It feels like almost every week, there are conflicting opinions about if it’s safe to go to a concert. With new coronavirus variants popping up, it can be scary to think of going to a live show — especially if it’s indoors and at a large venue. But for many, with access to rapid tests and vaccines, attending concerts is back on.

Many artists are starting to tour again this year and some are already on the road, with varying COVID-19 precautions, if any at all. 

Harry Styles, who is currently on tour for his second album Fine Line, recently fell into controversy when performing a water trick donned “the whale” by fans.

“As always, the well-being of my fans, band, and crew, is my top priority,” Styles tweeted, announcing the Love On Tour in July of this year.

Styles’ whale trick is a staple of his live shows, where he drinks water then spits it out, giving fans a performance akin to Shamu. While endearing at worst and impressive at best, many online expressed their disappointment and disgust that he would do such a thing while the pandemic is still raging. The clip of Styles’ trick spread online, and he or his camp have yet to make a statement about the incident.

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This situation with Styles feels paradoxical considering, well, he’s on track to do a 40-show tour right now.

To add insult to injury, at his Las Vegas show, a fan tweeted that she tested positive after being in one of the two floor pits, while masked. While it’s a reach to correlate Styles’ whale trick with making this specific fan test positive, it’s not shocking that an infection occurred within a crowd of people, essentially shoulder to shoulder in an indoor venue.

Styles choosing to do the trick on top of touring during a pandemic is the icing on the already toppling-over cake. Yes, fans could be held accountable for choosing to buy tickets during a pandemic, but they would have no tickets to buy if artists simply took more time to sit out.

My sympathy toward artists who seemingly don’t need the money from touring runs very thin. While everyone wants to “get back to normal,” it is important to remember that artists have a responsibility to keep their crew and fans safe. It’s not like Styles is an indie singer who needs this tour to get his big break, or to be able to pay rent.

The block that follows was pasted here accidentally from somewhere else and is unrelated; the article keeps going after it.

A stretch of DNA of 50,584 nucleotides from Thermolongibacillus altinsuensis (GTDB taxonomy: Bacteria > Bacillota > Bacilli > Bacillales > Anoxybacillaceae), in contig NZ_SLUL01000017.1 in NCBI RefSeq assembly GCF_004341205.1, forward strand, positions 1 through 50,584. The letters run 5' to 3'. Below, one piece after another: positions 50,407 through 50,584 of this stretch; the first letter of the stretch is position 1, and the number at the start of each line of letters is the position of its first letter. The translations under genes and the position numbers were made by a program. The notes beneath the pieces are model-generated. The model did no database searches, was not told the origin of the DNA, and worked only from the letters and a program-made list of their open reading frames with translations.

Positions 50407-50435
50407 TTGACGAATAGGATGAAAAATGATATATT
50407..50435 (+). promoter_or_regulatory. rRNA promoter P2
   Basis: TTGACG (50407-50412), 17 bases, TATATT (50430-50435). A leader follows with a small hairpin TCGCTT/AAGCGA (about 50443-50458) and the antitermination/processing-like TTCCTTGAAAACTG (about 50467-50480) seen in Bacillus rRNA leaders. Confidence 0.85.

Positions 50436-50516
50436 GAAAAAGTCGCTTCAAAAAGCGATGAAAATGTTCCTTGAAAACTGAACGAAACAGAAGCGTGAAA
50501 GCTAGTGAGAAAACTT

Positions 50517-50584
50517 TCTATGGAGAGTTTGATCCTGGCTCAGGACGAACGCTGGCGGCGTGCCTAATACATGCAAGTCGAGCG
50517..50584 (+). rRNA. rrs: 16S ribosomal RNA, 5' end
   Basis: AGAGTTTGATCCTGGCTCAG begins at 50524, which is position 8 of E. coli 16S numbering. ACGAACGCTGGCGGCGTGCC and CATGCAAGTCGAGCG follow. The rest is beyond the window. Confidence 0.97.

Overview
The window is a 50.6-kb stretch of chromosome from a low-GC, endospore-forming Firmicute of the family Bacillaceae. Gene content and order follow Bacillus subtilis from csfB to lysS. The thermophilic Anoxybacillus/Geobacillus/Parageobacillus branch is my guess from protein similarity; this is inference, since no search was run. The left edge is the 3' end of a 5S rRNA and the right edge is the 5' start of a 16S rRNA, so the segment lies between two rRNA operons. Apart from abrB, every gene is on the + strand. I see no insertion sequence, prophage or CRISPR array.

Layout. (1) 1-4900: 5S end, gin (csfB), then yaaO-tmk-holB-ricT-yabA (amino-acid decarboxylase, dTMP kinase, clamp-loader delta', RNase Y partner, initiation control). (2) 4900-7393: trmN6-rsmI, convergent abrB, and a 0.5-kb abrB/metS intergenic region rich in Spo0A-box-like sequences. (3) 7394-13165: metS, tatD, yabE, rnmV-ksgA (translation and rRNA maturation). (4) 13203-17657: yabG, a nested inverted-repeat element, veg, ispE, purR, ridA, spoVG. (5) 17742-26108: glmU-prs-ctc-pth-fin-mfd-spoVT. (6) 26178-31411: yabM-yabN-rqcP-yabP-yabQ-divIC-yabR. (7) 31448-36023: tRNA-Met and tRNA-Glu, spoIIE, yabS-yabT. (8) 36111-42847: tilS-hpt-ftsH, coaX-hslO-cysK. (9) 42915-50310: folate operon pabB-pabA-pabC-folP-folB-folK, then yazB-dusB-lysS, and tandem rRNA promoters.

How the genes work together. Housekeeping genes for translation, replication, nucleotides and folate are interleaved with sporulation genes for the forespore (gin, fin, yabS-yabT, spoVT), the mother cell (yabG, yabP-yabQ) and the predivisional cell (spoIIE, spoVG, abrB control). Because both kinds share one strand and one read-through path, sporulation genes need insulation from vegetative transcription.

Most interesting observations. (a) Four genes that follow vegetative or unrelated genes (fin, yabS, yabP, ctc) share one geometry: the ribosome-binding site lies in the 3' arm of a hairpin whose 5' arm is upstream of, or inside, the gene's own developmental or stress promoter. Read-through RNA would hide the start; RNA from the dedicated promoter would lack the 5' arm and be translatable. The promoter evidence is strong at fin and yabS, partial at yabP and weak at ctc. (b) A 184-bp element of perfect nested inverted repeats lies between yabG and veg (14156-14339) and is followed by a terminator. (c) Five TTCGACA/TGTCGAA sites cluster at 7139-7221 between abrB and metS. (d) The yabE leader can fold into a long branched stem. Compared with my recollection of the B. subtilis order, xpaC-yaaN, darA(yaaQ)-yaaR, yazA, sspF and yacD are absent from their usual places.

And it’s not only Styles disregarding that we’re still in a pandemic. He’s one of the smaller offenders compared to country singer Eric Clapton who refuses to play venues that require the COVID-19 vaccine. Regardless of people’s opinions on vaccines, my line is drawn when you start putting your fans’ lives on the line just so they can see you sing and play guitar. No artist is worth an illness or, in tragic cases, death. 

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It’s irresponsible for Styles, Clapton and every other artist — especially majorly successful ones — to be touring right now. Because they have the power and influence over their legions of fans, most of the onus should be on them to make the right decision. To be touring right now, even with precautions, is selfish — especially in parts of the country with vaccine hesitancy. It’s a slap in the face to talk about safety while traversing a country with a meager vaccination rate compared to other wealthy countries.

If artists are determined to tour, they should be playing smaller venues at limited capacity. While it would not be the same, it would be safer. Fans could social distance and still get to enjoy seeing their favorite artist live.

We all miss concerts. We all miss the normalcy of 2019 and before, when you weren’t scared you’ll get a virus that shakes up your life, potentially leaving you with chronic health problems after the fact. But the overall safety of society is more important than touring right now.